In her split labor market theory, conflict theorist Edna Bonacich (1972) proposed that ethnic antagonism often has economic underpinnings because the capitalist owners of the means of production would prefer to pay workers from a particular ethnic group lower wages than workers from a dominant ethnic group. According to Bonacich, this will naturally lead to resentment and ethnic antagonism between these groups of workers. The split labor market benefits the capitalist class because it lowers production costs (therefore increasing profit margins) and also has the added benefit of maintaining a divided (and therefore unorganized) labor force. According to this framework, the split labor market would help to explain the ethnic antagonism that exists between white workers in the United States and undocumented workers from Latin America.

    Symbolic Interactionism

    For symbolic interactionists, race and ethnicity provide strong symbols as sources of identity. In fact, some interactionists propose that the symbols of race, not race itself, are what lead to racism. Famed interactionist Herbert Blumer (1958) suggested that racial prejudice is formed through interactions between members of the dominant group. Without these interactions, individuals in the dominant group would not hold racist views. These interactions contribute to an abstract picture of the subordinate group that allows the dominant group to support its view of the subordinate group, and thus maintains the status quo. An example of this might be an individual whose beliefs about a particular group are based on images conveyed in popular media, and those are unquestionably believed because the individual has never personally met a member of that group. Another way to apply the interactionist perspective is to look at how people define their race(s) and the race of others. As discussed in Chapter 1.2 with regards to the social construction of race, since some people who claim a white identity have a greater amount of skin pigmentation than some people who claim a Black identity, how did they come to define themselves as Black or white?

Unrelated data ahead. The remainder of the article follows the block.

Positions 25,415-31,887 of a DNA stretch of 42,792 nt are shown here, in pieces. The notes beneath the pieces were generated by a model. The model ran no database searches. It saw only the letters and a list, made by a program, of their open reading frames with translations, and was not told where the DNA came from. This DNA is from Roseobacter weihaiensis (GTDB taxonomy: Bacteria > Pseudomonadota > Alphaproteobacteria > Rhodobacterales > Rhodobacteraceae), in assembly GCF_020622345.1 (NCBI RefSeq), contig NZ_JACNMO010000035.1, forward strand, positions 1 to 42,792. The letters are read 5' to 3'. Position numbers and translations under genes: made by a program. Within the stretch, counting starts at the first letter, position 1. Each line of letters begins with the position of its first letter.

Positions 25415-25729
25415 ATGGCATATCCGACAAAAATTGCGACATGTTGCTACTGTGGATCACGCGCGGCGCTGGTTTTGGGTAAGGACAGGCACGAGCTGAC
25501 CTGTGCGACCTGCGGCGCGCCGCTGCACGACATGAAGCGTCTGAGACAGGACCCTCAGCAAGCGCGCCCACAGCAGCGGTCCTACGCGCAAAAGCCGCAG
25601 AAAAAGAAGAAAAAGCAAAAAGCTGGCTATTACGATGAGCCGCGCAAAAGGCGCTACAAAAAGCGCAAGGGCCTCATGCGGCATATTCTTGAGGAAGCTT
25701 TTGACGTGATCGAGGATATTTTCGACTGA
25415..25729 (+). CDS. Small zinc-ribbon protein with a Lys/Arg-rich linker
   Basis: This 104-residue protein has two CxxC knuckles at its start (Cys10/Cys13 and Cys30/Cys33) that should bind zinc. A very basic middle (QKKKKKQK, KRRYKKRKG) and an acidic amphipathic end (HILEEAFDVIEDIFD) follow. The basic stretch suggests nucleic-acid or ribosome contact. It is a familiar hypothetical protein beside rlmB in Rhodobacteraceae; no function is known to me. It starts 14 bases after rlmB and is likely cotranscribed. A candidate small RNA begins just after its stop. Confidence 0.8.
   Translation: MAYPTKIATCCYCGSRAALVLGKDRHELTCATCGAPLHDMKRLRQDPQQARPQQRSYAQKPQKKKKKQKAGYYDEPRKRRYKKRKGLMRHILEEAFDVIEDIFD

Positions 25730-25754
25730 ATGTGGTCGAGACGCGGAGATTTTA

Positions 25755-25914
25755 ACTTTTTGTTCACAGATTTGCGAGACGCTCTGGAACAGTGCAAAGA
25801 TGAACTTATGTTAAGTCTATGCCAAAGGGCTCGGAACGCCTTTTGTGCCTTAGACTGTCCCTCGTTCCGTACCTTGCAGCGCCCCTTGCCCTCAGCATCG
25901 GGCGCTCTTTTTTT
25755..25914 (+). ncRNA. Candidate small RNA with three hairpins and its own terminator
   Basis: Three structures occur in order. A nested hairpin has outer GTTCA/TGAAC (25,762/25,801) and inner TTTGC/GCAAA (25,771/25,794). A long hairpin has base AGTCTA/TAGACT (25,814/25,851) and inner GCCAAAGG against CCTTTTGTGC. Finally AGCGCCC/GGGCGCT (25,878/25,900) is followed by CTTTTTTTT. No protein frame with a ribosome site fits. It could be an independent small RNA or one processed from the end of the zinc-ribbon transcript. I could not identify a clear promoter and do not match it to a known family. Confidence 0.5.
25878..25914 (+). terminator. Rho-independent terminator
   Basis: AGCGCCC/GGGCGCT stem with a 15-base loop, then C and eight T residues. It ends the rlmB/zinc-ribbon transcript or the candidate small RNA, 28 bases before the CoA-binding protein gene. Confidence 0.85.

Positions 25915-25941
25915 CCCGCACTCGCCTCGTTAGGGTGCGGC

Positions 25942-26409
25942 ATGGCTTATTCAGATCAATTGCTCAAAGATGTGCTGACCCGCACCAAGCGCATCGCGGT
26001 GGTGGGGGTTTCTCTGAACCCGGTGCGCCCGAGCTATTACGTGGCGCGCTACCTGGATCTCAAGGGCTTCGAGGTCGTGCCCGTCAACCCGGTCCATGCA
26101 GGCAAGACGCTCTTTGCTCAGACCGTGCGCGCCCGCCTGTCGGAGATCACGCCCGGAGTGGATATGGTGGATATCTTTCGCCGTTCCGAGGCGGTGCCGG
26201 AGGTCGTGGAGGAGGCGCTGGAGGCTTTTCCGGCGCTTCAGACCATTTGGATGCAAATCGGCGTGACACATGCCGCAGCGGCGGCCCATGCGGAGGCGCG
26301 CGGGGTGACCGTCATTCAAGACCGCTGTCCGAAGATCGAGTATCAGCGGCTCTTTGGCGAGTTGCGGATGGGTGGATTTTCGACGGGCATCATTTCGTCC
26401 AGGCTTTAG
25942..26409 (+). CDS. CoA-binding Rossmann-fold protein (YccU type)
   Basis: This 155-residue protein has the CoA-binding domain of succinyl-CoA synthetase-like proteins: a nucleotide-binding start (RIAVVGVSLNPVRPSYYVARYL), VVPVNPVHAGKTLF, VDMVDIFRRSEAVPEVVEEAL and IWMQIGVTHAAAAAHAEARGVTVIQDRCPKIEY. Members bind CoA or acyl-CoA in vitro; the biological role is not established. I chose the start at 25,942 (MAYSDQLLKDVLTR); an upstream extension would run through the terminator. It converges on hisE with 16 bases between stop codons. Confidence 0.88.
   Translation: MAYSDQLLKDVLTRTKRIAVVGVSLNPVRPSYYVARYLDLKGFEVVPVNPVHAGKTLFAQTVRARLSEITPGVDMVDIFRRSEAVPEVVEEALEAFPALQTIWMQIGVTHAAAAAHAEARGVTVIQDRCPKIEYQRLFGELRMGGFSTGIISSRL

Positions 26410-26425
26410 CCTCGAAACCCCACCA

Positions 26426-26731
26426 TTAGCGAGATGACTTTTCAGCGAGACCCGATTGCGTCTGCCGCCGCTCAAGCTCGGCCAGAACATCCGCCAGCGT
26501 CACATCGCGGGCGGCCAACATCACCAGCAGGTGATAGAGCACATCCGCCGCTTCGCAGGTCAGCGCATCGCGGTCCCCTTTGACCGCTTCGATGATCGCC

Thinking Sociologically

    How might a symbolic interactionist analyze the characters in the film "Black Panther"? In what ways might the film and characters challenge racist and negative stereotypes? Do you think films like "Black Panther" have the potential to change society? Why or why not?

    T'Challa Black Panther Movie Poster 2017
    Figure \(\PageIndex{2}\): "T'Challa Black Panther Movie Poster 2017 NYC 4981" (CC BY-NC-ND 2.0; Brechtbug via Flickr)